Here are the two photos combined. In Photoshop, I layered the darker photo on top of the lighter photo. I added a Layer Mask to the darker layer. Then I selectively erased areas of the darker layer, using a soft-edged brush on the Layer Mask, to reveal areas of the lighter photo. This is mostly the dark photo. The light photo is only used for the pots and the logo curtain.
Here is the lightest photo that I took. The pots along the back wall of the display are now correctly exposed. But everything else looks obviously blown out. The canopy is still brighter than the display, and it is closer to your eye than the display, which means it draws more attention that it should.
Here's a great article about how one artist, Mea Rhee, displays her 3D work AND how she prepares her booth shot for show applications. Notice how she raises her work to different levels. Also notice that even though she's using her white sidewalls, she adds her own touch with a nice sign. Her booth is bright and well organized. There's no clutter that confuses the eye for the customer and booth shot.
"When applying for art festivals, many shows ask for a photograph of your booth. It's not that hard to photograph an indoor booth, with controlled lighting and no weather. But shooting an outdoor booth is kind of like nature photography! It's hard to get the conditions just right, and it takes a lot of patience. You really can't use an indoor photo to apply for an outdoor show. Some shows state specifically "white canopies only" and some shows will even get picky about which brands of canopies are acceptable or not. Therefore, your booth photo must show that you can handle outdoor logistics, and that you have a decent canopy.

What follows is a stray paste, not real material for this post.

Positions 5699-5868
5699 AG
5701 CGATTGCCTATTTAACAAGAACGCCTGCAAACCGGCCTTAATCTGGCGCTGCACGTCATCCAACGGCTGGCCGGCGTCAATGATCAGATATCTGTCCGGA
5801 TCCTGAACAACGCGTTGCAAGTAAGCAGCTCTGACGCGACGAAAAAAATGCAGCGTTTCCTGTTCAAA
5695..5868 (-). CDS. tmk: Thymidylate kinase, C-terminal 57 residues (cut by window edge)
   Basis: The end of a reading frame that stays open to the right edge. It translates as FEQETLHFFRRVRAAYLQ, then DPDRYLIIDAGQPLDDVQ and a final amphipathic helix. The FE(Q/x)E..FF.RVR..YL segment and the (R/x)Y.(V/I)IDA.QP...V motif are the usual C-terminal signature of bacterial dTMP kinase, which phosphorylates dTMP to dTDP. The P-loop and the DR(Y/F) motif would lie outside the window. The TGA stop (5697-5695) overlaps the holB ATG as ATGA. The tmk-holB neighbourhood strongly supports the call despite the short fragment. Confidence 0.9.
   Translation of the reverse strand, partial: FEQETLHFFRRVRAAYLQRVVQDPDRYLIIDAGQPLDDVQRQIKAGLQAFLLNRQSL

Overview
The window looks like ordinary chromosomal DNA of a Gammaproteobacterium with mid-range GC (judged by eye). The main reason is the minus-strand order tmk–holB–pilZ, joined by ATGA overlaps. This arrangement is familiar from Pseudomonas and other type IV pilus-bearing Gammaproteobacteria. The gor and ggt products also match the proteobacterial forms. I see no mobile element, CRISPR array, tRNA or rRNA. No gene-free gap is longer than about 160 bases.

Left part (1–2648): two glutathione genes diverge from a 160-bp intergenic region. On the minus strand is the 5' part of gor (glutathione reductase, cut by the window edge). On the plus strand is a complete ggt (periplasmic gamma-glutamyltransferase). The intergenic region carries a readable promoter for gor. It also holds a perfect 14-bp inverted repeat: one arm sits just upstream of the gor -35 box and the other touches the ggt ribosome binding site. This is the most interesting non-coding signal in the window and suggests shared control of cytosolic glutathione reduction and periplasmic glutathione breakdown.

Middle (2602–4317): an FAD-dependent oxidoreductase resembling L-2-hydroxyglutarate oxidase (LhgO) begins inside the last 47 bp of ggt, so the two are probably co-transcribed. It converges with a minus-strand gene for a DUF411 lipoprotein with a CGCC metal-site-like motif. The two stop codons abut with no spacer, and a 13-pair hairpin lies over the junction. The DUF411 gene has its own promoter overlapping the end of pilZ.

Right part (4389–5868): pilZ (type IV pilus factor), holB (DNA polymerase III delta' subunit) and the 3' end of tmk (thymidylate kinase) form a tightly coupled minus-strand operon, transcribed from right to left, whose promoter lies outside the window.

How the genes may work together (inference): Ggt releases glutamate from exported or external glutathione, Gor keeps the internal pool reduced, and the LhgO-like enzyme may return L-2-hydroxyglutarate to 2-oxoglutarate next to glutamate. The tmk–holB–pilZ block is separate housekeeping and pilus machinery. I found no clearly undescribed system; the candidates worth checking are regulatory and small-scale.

I hadn't taken an outdoor booth shot in at least five years. I changed my display a lot since then, so it was time. Earlier this year, I realized there was only one show this entire year where I would have a chance to take photos during daylight hours, without any customers around. This was at the Central Pennsylvania Festival of the Arts, where setup takes place starting at 6pm on the day before the show. It's the middle of summer, so the sun stays out past 8pm. All of my other outdoor shows this year had setup hours in the early morning or after dark.
I once paid a professional to photograph my booth, but I wasn't happy with the result (he might want to ease up on the sharpening filter). However, I did learn a neat trick from him while he was shooting. He took a bracketed range of photos, from underexposed to overexposed. The final photograph was a composite of different exposures, choosing areas of each shot where the lighting was ideal.
I had to shoot these photos around 8 pm, with the sun starting to sink. I took a bracketed range of photos. Here is a darker one. Everything here is too dark, but I like that the canopy is not glaring white, and the bright ray of sunlight on the right wall is not too glaring either."